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Author Topic: Fermentation flavors from 00  (Read 610 times)

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Offline Jersey Pie Boy

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Fermentation flavors from 00
« on: February 22, 2016, 06:41:19 AM »
Hi guys,

Based on on last night's bake, I'm wondering if I'm right that perhaps 00 and malted flours ferment differently.

The pies were good but the crust flavor didn't have the depth I expected after a 4 day CF. The dough was 1/3 AT (all AT in poolish) , 2/3 00 (Anna), .4% IDY . Looking at some past bake notes, I see that before I've done this mix 5 day CF with what I noted as excellent taste, and also a variety of combo RT/CF's, also which I really liked. So...is it true that the 00 just needs more CF time or at least a good amount of RT to develop the flavors I might be looking for...ie the complexity   I expect (more quickly) from a malted flour?

Or do I need to blow the dust off my dunce cap again and go sit in the corner eating less-than-optimal pizza?  :-[

Offline TXCraig1

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Re: Fermentation flavors from 00
« Reply #1 on: February 22, 2016, 08:10:04 AM »
I don't think there is any question they ferment differently (in this case, "perform" bay be a better choice of words as enzymes are playing a key role as well) which is why I highlighted it in the Fermentation: a science-based look suggests RT is better for flavor post:

α-amylase is only found in grain that has begun to sprout, and it accumulates rapidly after sprouting starts. β-amylase is found un-sprouted grains and does not increase much after sprouting. Both are activated by water. Enzyme (amylase) activity in flour is typically reported as the “falling number.” Typical malted bread flour might have a falling number of 220-250. Unmalted flours such as ‘00’ used for Neapolitan pizza have much less enzymatic activity and are much higher. Caputo Pizzeria, for example, is 340-360. The higher the number, the lower the enzyme activity. Low enzyme activity is typically adjusted by the addition of malted barley which is high in α-amylase.(29)   This is what we call “malted flour.”

Using the activation energy figure for wheat α or β-amylase and the Arrhenius equation, it is a simple matter to calculate the difference in activity between CF (at 3C/37F) and RT (at 19C/66F) to be ~3-4X meaning that dough would need to be held at 3C for up to four times as long as at 19C to convert a similar amount of starch to sugars (30, 31).   The relationship for other enzymes in the dough is similar.

Enzyme activity is also a function of concentration: all other things being equal, more enzymes = more activity. Perhaps when using malted flour with its added α-amylase, it doesn’t make as much difference if you CF or RT, however, with the low enzyme activity of the unmalted flour used in Neapolitan dough, the importance of optimizing temperature is certainly heightened.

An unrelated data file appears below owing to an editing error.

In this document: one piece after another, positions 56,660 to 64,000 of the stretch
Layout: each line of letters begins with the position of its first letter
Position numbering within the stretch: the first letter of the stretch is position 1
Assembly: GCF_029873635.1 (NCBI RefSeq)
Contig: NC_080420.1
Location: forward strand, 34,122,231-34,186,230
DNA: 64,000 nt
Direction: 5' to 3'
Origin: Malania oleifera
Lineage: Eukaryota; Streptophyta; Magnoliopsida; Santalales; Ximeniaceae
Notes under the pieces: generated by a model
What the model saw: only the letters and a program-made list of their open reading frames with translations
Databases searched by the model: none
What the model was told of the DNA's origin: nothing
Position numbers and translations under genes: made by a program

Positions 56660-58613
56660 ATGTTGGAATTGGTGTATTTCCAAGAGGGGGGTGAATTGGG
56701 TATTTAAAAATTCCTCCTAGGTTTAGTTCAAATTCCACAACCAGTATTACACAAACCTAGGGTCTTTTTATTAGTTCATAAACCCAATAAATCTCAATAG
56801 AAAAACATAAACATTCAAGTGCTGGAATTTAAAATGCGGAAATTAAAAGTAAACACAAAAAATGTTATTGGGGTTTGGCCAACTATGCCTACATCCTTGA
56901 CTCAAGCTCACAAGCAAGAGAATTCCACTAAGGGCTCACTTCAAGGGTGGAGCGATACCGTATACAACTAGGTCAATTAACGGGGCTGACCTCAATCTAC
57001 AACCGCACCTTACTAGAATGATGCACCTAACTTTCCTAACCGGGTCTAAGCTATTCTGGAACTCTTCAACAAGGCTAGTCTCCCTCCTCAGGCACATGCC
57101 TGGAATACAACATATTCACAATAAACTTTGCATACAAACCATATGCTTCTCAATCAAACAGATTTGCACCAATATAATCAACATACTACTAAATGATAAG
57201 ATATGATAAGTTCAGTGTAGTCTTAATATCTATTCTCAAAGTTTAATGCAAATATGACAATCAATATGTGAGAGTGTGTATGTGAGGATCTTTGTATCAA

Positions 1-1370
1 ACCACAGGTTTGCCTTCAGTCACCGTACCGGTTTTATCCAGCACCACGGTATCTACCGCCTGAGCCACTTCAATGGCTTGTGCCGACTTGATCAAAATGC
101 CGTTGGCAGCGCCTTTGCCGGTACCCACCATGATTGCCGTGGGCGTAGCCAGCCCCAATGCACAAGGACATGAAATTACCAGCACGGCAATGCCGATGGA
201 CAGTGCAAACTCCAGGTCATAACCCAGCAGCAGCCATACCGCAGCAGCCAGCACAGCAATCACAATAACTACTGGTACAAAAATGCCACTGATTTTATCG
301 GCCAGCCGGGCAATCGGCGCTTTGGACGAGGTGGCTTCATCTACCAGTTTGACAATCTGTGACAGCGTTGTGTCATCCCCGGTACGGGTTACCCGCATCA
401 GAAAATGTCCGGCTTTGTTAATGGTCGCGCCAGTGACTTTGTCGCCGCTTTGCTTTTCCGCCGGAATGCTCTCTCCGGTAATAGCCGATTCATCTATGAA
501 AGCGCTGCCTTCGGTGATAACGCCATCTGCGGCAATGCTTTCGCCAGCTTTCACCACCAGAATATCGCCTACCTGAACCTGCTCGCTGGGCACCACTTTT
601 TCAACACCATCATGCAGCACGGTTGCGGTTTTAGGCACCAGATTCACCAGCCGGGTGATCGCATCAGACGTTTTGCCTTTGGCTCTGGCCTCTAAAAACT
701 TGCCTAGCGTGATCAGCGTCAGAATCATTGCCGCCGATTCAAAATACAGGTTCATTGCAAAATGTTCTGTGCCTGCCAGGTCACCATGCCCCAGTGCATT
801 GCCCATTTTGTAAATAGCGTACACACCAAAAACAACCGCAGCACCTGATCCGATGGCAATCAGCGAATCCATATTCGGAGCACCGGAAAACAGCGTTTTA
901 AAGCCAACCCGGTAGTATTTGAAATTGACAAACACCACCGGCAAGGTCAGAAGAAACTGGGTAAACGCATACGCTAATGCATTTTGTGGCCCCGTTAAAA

My personal belief is that (at least for Neapolitan pizza), when using unmalted flour, CF CAN NOT make a dough with either flavor or texture characteristics that match that of well executed RT dough.
"We make great pizza, with sourdough when we can, baker's yeast when we must, but always great pizza."  
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Re: Fermentation flavors from 00
« Reply #2 on: February 22, 2016, 09:00:29 AM »
Am I right in thinking that in Naples just about every pizzeria uses RT fermentation with the dough being started in the morning for that day's pies?

Offline Jersey Pie Boy

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Re: Fermentation flavors from 00
« Reply #3 on: February 22, 2016, 09:22:46 AM »
Thank you, Craig. Well, I appear to be the example that illustrates your notes...the difference was not subtle, it was dramatic. 

 I'd like to think my tastebuds are pretty discerning at this point..and I can say with malted flours, I can't notice much difference between a long CF and an RT, though my "experiments" aren't scientifically reliable, I'd really have to taste side by side pizzas and I don't recall that I have. ..I just do my best to make good tasting pizza.  With even 2/3 of this dough being 00, however, the difference between earlier versions that had at least some RT  was quite pronounced .

Tin, when I've made doughs that are 00 only, ie, my version of NP, I've only used RT...Now I guess I know why. It would be interesting to see at what ratio 00:Malted, the differences became more , or less apparent.   I think next time I  use some 00 in my dough at any percentage, I'll be sure to have at least some RT in the equation. I could run a CF out 5 days or longer, but not really sure how the dough would hold up...and since RT was the only way I used to make dough, I don't think using it will be any problem for me.

 
« Last Edit: February 22, 2016, 09:26:49 AM by Jersey Pie Boy »

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